I think the right people can find substantial benefits in joining a sorority. I think the right people can also feel welcomed and loved and respected in a sorority. I think I have never been one of those people and I let my preconceived notion of how I think they are and how I think they treat everyone get in the way of that. Just because I don’t agree with sorority culture and don’t feel welcomed in one, doesn’t mean everyone else has that same viewpoint too. Learning and growing is an important parts of life and I think this random girl in my communications group helped me grow and open my mind.
6 thoughts on “I Don’t Like Sororities”
A really good read! I also don’t think a sorority would be a good fit for me and may be a bit biased with my more negative opinion around them but it is nice to know that there are positive and welcoming sororities out there!
My mom also really wanted me to rush a sorority, but it was not for me. I can see the benefits for why people join them, but so many girls have also had similar experiences to yours, and I find that really disheartening.
I have always disliked the idea of being in a sorority but I did consider it at one point. I decided its not really my cup of tea. I know for a lot of people who do join Greek life, it’s all about where you go and who you are surrounded by. I’ve heard good and bad stories from people at JMU and other schools, but I do think that the bad ones often stand out the most. Thanks for sharing!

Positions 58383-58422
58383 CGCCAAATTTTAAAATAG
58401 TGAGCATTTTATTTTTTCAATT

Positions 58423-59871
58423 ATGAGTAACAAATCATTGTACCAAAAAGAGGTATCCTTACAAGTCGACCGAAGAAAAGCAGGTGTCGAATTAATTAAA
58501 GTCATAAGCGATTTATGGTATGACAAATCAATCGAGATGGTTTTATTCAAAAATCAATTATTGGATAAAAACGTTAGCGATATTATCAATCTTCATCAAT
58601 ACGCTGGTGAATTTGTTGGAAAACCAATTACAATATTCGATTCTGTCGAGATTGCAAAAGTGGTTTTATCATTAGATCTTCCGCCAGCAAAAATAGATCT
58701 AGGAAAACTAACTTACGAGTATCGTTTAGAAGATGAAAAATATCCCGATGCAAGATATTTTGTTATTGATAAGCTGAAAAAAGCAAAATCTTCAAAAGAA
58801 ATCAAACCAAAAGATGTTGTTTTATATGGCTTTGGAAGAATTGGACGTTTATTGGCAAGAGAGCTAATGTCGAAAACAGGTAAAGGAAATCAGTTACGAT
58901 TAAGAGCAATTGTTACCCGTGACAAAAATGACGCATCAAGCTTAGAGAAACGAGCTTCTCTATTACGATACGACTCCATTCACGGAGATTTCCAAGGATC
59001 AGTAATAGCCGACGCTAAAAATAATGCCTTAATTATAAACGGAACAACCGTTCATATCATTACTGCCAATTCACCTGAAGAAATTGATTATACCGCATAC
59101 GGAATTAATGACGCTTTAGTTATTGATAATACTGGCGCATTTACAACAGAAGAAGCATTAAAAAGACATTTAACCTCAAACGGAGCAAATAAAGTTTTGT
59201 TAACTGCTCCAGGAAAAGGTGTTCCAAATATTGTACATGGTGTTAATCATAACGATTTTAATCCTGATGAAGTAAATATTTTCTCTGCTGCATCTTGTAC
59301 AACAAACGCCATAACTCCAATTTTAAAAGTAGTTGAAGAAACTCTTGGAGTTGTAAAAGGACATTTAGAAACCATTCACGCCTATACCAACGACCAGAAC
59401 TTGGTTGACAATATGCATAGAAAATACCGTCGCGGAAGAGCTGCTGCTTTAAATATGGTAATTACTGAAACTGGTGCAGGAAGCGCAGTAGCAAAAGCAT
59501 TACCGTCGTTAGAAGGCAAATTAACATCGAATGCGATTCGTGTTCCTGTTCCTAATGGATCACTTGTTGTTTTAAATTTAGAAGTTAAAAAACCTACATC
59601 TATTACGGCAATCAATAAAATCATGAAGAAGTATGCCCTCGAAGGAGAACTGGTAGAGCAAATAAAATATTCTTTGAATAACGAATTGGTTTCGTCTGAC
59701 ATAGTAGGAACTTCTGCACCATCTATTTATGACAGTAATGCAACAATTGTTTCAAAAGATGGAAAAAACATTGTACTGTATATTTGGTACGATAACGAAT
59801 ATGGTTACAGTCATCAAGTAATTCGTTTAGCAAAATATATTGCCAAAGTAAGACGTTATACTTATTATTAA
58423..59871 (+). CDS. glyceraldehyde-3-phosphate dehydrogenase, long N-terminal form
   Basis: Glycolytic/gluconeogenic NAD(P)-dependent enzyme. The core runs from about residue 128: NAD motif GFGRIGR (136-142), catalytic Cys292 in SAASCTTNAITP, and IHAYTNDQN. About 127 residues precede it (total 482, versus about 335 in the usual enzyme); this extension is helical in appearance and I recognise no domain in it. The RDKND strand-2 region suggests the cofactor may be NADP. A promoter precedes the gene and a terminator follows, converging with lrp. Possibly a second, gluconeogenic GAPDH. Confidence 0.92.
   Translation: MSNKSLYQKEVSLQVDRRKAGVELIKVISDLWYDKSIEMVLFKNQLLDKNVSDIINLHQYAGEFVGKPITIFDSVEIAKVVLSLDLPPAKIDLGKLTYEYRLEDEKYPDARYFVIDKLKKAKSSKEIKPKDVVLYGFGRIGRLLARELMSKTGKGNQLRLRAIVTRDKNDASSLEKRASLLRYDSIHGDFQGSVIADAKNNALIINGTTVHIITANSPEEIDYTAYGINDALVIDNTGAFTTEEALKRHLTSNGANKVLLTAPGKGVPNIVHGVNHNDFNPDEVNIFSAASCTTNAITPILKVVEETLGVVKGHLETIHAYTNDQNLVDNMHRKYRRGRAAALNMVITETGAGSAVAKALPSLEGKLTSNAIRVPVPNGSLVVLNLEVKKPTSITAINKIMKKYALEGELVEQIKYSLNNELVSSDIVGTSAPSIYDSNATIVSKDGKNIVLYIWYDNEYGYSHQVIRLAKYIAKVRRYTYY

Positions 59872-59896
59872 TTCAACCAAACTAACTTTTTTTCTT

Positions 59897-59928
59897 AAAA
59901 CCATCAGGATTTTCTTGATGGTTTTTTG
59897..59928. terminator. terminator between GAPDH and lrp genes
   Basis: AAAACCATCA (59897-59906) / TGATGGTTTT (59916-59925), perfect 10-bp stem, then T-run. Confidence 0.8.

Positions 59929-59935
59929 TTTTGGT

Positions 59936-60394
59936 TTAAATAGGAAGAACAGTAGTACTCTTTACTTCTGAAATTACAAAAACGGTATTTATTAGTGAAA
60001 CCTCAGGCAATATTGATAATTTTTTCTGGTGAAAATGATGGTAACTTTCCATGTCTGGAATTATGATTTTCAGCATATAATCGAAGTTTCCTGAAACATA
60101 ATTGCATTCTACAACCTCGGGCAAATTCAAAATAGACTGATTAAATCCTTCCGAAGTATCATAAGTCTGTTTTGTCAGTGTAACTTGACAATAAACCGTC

As someone who is in a sorority, I really liked this take. I can see where you’re coming from with all of this, and I even agree with some of it. For me, I have made some of my closest friends through my sorority that I did not think I would have met otherwise. But, I have also made super close friends in class and just on campus. I think there are benefits to both.
I’m not personally in a sorority but I do know some women who are and some really like it and some don’t. I’m glad that a person could change your outlook on them because I had a few friends who opened my eyes to the complexities of sororities and the fact that each one has their own unique ideals. Sometimes I feel like the judgment on sororities from people outside of them stems from a competitive idea on women to be “different” or “not like every other girl.” I myself this past year stopped judging sorority life because I realized I was only doing it because I liked feeling different and not “basic,” by not being in a sorority…(noted though, there certainly is a discriminatory culture in some, especially at PWIs like JMU when it comes to body types or ethnicities but that isn’t speaking for all of them so not saying they are all good). But, theres ways in appreciating ones own uniqueness without putting down another for the sake of it and I think it’s really important to reflect in ourselves why we have certain ideals of groups and where those came from as well as how to change them.
Great post! I have never really like sororities and greek life all that much because I found them to be cliquey and toxic, but I really like the perspective you brought to this topic and recognized that sororities can be a place of community and inclusion for some people.